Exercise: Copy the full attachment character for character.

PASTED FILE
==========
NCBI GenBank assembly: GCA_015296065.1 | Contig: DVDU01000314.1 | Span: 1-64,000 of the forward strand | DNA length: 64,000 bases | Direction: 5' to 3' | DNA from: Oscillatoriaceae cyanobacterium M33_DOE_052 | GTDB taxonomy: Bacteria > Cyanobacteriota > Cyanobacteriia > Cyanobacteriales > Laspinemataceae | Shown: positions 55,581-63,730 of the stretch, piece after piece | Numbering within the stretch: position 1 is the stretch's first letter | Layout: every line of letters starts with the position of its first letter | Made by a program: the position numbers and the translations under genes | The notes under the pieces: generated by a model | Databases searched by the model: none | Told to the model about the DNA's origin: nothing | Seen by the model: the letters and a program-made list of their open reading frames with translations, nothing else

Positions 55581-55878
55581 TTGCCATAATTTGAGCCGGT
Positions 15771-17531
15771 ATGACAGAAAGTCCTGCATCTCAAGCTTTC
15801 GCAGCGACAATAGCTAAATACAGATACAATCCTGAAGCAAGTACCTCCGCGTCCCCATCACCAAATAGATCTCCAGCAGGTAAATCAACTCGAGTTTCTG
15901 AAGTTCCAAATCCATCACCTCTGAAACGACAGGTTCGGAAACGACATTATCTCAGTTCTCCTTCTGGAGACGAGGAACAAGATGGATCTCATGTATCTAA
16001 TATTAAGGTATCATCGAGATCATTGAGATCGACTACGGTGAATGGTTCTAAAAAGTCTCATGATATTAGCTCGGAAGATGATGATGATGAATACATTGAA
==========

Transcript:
NCBI GenBank assembly: GCA_015296065.1 | Contig: DVDU01000314.1 | Span: 1-64,000 of the forward strand | DNA length: 64,000 bases | Direction: 5' to 3' | DNA from: Oscillatoriaceae cyanobacterium M33_DOE_052 | GTDB taxonomy: Bacteria > Cyanobacteriota > Cyanobacteriia > Cyanobacteriales > Laspinemataceae | Shown: positions 55,581-63,730 of the stretch, piece after piece | Numbering within the stretch: position 1 is the stretch's first letter | Layout: every line of letters starts with the position of its first letter | Made by a program: the position numbers and the translations under genes | The notes under the pieces: generated by a model | Databases searched by the model: none | Told to the model about the DNA's origin: nothing | Seen by the model: the letters and a program-made list of their open reading frames with translations, nothing else

Positions 55581-55878
55581 TTGCCATAATTTGAGCCGGT
Positions 15771-17531
15771 ATGACAGAAAGTCCTGCATCTCAAGCTTTC
15801 GCAGCGACAATAGCTAAATACAGATACAATCCTGAAGCAAGTACCTCCGCGTCCCCATCACCAAATAGATCTCCAGCAGGTAAATCAACTCGAGTTTCTG
15901 AAGTTCCAAATCCATCACCTCTGAAACGACAGGTTCGGAAACGACATTATCTCAGTTCTCCTTCTGGAGACGAGGAACAAGATGGATCTCATGTATCTAA
16001 TATTAAGGTATCATCGAGATCATTGAGATCGACTACGGTGAATGGTTCTAAAAAGTCTCATGATATTAGCTCGGAAGATGATGATGATGAATACATTGAA